Hard Work Does Pay Off

I joined WSO a little less than two days ago. I want to post my in depth detailed story of how I made it to the BB I am at now. Hopefully this will help inspire a few people or at least show them that you can in fact make it to a great firm coming from basically nothing.

I grew up in a decent household, my father was a high school maths teacher, and my mother was a nurse. Neither one made great money living in southern California, especially with having three other brothers. Needless to say, I lived in a rather small one story house in a decent neighborhood. I worked incredibly hard in high school with all of the extra curricular activities and completing essays to get a full ride scholarship. I was not interested in graduating undergrad with tons of debt, as I knew I wanted to go to grad school, which was going to rack up a mountain of debt for me.

I ended up going to San Jose State University for both mathematics and statistics degrees. I worked my ass off through undergrad, also adding in extra curricular activities, joining a fraternity, as well as a couple of different clubs. I knew that I wanted to attend the great UC Berkeley for graduate school, and I also knew that I needed an awesome resume, grades, and network connections. I ended up getting accepted to UC - Berkeley for their Mathematics Graduate Program.

During my time in undergrad and part of my time at grad school, I did not truly know what I wanted to do upon graduation. During the summers, I interned at various different tech companies mostly doing computer programming and software design type work. My first internship during junior year of undergrad was the worst, two and a half months of nothing but data mining. Fun stuff right? I realized after my senior year of undergrad starting my second internship that upon graduating from UCB, I was definitely NOT going to go into any type of software programming.

It wasn't until near year two of grad school, when I found my passion for finance. My interest in maths had always been in game theory as well as optimization problems, which I had taken many courses given my applied maths background. I then took a course on financial econometrics, which I loved. The professor was a really cool person, and was able to talk with him a good bit. He use to work on the street doing risk analysis, before coming back to his alma mater to teach. I took several more classes with him over the next year and a half including financial mathematics and risk analysis courses.

Upon graduating I got my first job at mid to smaller size firm (~500 -1000 people) at one of their offices in San Francisco. This was not their main HQ offices, so it was a pretty small shop, only around 20-25 people. The position was as a generalist IB analyst. I was part of a two year program there. I knew that I wanted to move to a BB within a year or two so I set goals/objectives and ways to go about achieving them. I stayed in contact with different friends I had made over the years who had gone into banking. Since I worked for a smaller firm, we generally put on as co-managers on the bottom end, but I did not care about that. This in a sense actually helped me. I was able to reach out, and ended up becoming great friends with people from larger and BB firms on the street. Almost two years into my firm, a friend of mine who I met on my first transaction was promoted internally as a VP for the Lev Fin team he worked on. Within a couple of weeks he reached out and said that they needed to fill an analyst position for their group, and he would love to try and bring me on board.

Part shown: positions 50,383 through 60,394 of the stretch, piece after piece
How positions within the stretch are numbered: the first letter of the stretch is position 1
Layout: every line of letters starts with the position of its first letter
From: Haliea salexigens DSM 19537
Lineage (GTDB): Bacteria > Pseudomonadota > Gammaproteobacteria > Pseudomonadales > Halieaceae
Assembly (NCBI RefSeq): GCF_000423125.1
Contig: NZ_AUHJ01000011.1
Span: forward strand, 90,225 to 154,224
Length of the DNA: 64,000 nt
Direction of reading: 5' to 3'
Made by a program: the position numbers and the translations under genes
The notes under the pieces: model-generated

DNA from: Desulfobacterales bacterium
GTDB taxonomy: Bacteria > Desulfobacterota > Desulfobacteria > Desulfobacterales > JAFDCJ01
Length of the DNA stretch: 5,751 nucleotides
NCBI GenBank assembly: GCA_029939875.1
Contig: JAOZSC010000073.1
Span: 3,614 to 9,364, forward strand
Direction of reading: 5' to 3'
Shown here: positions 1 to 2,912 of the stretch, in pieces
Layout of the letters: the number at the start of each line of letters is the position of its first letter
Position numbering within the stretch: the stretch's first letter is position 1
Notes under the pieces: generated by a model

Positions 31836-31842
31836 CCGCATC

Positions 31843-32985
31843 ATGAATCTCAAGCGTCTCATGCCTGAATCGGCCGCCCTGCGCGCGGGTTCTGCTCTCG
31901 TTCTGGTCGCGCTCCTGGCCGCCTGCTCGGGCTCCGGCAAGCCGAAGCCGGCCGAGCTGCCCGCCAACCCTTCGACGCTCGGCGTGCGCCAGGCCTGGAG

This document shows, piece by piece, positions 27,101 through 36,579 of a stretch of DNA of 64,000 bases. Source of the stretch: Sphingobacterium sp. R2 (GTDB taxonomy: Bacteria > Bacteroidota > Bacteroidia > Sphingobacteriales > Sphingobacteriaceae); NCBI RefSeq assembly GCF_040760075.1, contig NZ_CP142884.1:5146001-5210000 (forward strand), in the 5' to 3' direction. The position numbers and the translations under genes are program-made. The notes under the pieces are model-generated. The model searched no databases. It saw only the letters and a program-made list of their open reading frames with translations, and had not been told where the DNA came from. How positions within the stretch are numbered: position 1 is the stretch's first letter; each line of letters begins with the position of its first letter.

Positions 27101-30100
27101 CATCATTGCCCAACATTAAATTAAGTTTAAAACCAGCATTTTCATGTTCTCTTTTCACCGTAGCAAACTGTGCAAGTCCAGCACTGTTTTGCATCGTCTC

I polished up my old CV and sent it over to him, which he turned into his manager. I had two calls with various people of the team, and then flew out to NYC to meet with everyone. This process took around a month and a half simply since I had a lot going on as well as everyone in their group. It was the perfect fit as I knew I wanted to go into the DCM side for Lev Fin. I love working on complex problems coming from a quant background, and this was the perfect fit for my skills. Everyone on the team was really supportive and friendly, and I fit within the group dynamic perfectly, so everything worked out in the end.

I met a lot of great people from all different firms, both large an small, working on co-managed deals and stayed in touch with a good bit of them for references/contacts. A couple of them, I became really good friends with who I would Bloomberg IB through out the day. Always be respectful and friendly to the people you work with both inside and outside of your firm, as this can help you in the long run if trying to make a lateral or forward move.

Anyways that is my story. A kid who grew up in a small town in a lower middle class family, who fought my way up until I reached the point that I want to be at.

P.S. I promise to get back to everyone who messaged me within the next few days. I am new to WSO and must wait the couple of days in order to reply back.

Comments (6)

May 19, 2017 - 8:18am
Name Of Profit, what's your opinion? Comment below:

Ha, I like your story. Have you ever thought about taking the econ route since you like game theory and time-series analysis? unfortunately most of the cases you need a econ Ph.D from T20 school but the opportunities are limitless, the work is interesting and you can make bank from the very beginning of your career. If you like game theory take a look into Industrial Organization which is game theory applied to firms.

May 20, 2017 - 10:04pm
IB Analist, what's your opinion? Comment below:
jpierce89:
My interest in maths had always been in game theory as well as optimization problems, which I had taken many courses given my applied maths background.

I too like maths

Jun 9, 2017 - 11:12am
MonacoMonkey, what's your opinion? Comment below:

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